Brumbys Creek Weir One – Tasmanian fly fishing mecca

Everyone asks, ‘where’s your favourite place to fly fish?’. It’s a hard question to answer, and a few places come to mind: the Western Lakes wilderness fishery, the South Esk River flowing at 130 mg/day, or Weir One at Brumbys Creek during high flows. These are all brilliant options, and at the top of my list. But its Weir One, or the ‘Top Weir’ as locals know it, that I’ve fished the most-400 days+.

What’s so good about Weir One? It’s easy to answer: clear water, 3lb fish and reliable hatches of size 10-12 mayfly. These days we are at the mercy of un-predictable hydro flows, that disregard any recreational uses of the area, but stay tuned to the flow rates and levels on, and hit the Top Weir when the levels are at 0.3metres and rising. You may polaroid the largest trout you’ve ever seen, or see the most spectacular cartwheeling rises imaginable. Either way it will open up a door to some brilliant sight-fishing opportunities just 30 minutes from Launceston.

For more information, click here to read Daniel Hackett’s FlyLife Magazine article ‘Brumbys Creek’. FL45%20Brumbys%20Creek

Brumbys Creek Weir One


Big fish and dry flies – Tasmanian fishing report

The past week has been a ripper time for hitting the rivers and streams. We’ve seen all species of riverine mayfly starting to hatch – big red spinners on Brumbys, Leven and Mersey, big and small black spinners on the South Esk, Meander and Mersey, and even early morning caenids.

Fish size has also been the talk of the town. Young fish and old fish alike are fat as butter – my favourite destination has been the Top Weir at Brumbys Creek, where we had shots at fish over five pounds last Saturday, all snaffling beetles amongst hovering red spinners. The fish pictured below was one of the bigger fish from the weekend, weighing at 5lbs. To give you some perspective, the net has a 600mm diameter…

Best flies? Pheasant tail red and black spinners, Scruffys, Possum Shaving Brush and small seal’s fur beetle patterns.

Brumbys Fish October 2014


The Source – Tasmania dvd

Arthur River sea-runner

Arthur River sea-runner

During late last year I was lucky enough to be invited to help Nick Reygeart of Gin-Clear Media with the filming of his up-coming film The Source – Tasmania. The request from Nick was clear: ‘I want to capture a classic Tasmanian mayfly hatch on film’. As all of you know, I believe that one of the keys to successfully hitting the hatches is to fish to the season of the day – that is to say, fish in the most likely spot according to prevailing weather, hatches, water flows, time of year etc.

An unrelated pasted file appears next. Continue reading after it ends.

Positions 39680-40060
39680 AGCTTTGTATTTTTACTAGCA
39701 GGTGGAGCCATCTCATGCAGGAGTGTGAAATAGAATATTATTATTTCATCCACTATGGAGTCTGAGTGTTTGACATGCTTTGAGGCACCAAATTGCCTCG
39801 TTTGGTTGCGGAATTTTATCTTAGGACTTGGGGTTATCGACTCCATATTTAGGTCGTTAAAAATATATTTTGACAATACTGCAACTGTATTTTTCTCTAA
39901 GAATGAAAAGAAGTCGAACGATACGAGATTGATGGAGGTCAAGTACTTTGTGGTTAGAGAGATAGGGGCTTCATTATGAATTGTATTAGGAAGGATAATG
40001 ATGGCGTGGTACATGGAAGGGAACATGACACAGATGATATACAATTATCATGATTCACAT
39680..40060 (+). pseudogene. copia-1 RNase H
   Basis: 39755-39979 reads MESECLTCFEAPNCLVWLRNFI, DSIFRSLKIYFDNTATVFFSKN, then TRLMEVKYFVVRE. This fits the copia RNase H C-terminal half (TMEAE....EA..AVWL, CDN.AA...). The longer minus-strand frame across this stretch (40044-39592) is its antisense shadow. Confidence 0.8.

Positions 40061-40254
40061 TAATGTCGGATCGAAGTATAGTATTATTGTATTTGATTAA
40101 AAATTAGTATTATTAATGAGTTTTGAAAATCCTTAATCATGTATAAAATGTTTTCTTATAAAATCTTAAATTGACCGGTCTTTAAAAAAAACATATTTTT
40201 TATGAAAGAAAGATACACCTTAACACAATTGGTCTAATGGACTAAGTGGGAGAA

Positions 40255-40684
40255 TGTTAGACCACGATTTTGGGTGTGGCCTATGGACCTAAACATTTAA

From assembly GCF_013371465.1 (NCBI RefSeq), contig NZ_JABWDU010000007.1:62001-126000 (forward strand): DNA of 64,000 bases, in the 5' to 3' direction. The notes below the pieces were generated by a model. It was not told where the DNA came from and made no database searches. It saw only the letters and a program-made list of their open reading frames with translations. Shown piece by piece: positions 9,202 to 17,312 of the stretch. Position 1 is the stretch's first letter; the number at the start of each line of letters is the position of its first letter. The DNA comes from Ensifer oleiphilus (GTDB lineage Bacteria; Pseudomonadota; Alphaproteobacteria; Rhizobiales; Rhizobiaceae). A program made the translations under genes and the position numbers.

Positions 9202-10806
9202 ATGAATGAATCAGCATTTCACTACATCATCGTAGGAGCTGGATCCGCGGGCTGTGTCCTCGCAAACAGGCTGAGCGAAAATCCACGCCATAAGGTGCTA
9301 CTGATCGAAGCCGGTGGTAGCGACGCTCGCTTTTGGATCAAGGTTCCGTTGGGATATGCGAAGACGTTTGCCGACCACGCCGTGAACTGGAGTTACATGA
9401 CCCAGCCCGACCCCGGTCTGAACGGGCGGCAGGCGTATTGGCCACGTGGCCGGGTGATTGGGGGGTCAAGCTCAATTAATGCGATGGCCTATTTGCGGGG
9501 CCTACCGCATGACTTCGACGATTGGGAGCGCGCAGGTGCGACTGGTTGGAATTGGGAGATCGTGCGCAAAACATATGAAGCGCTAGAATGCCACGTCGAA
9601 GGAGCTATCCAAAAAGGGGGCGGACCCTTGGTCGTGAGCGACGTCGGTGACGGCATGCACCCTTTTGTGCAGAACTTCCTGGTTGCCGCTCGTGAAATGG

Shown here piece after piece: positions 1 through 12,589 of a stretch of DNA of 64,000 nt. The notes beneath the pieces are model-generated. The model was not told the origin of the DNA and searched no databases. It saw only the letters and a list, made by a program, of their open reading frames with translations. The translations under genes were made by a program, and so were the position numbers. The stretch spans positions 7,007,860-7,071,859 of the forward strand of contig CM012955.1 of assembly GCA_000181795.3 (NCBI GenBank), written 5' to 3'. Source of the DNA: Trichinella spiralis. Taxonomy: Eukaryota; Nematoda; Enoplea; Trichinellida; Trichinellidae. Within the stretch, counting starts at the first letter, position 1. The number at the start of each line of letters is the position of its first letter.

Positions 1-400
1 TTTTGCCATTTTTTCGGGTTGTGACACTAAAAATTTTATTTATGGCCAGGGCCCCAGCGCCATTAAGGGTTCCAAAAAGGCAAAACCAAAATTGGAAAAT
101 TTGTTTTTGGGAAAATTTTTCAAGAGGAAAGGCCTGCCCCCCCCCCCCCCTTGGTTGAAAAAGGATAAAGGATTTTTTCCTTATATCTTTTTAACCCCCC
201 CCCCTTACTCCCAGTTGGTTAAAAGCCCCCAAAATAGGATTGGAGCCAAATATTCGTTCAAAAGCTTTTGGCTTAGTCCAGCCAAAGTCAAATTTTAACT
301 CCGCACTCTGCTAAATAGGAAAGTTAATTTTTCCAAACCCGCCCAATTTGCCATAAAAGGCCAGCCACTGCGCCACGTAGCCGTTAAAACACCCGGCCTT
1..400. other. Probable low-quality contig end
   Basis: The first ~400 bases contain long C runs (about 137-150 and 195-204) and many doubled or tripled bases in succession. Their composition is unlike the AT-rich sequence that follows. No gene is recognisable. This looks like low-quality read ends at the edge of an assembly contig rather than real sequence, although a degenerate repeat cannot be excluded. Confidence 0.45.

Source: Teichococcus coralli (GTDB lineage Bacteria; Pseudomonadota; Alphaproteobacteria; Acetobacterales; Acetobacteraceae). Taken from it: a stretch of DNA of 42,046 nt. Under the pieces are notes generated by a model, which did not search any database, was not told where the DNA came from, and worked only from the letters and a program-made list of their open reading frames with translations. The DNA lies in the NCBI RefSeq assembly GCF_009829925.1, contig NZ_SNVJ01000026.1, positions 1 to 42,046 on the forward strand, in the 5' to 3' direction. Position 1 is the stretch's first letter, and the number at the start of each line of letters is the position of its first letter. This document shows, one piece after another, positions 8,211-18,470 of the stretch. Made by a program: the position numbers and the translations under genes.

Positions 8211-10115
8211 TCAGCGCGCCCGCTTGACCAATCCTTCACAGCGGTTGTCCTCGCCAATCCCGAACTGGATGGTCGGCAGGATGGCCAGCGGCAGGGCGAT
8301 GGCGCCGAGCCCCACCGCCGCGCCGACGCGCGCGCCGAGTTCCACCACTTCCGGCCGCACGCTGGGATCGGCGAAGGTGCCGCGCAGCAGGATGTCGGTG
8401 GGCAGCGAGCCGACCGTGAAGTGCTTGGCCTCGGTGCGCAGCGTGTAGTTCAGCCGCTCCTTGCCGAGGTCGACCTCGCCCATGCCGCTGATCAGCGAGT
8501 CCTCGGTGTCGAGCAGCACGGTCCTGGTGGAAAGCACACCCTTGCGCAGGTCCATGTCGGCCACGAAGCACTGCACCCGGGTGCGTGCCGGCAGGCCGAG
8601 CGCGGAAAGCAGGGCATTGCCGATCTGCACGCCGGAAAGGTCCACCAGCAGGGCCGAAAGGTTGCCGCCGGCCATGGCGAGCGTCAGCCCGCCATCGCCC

With only a three days in which to capture a classic hatch, our timeframe mimicked that of the average guided fishing client – three days, regardless of weather, to fish a great hatch and target some rising fish. The first two days were average to poor weather, with difficult water levels – but some great fallback waters had us on to a couple of dozen rising fish to two pounds or so, which was exciting at times. Mayfly were found sporadically hatching, and generally, the fishing was good, but we hadn’t hit the purple-patch that I’d typically aim for over a three-day trip.
By late on day two the weather for the next day was becoming apparent – a calm morning would feature prior to afternoon winds. It was late November, the ceanid mayfly were in-season, so Brumbys Creek was our choice for the next day. We’d have a 7am start on the water.
Upon arrival at Brumbys, in all-important calm conditions, we began to recognise the start of the morning rise. Camera’s were lugged, the raft was launched, and the hatch was on…but this is where my story ends, and The Source – Tasmania can take over, along with awesome footage of sea-run brown trout from the north-west of Tasmania, great rainforested creek fishing, and of course, remarkable footage from our Western Lakes region.

Rafting a hatch on Brumbys

Rafting a hatch on Brumbys

The Source – Tasmania is showing nationwide this winter as part of the Rise Fly Fishing Film Festival, presented by Gin-Clear Media in association with FlyLife Magazine. Copies will be available for purchase at the shows, but if you can’t make it, contact me now to reserve a copy email Daniel for the June release date. The dvd will be available through our online shop Filming The Source

Filming The Source

To view dates for the national Rise Fly Fishing Film Festival, visit

View a 2 minute promo at
View a 10 minute ‘making of’ at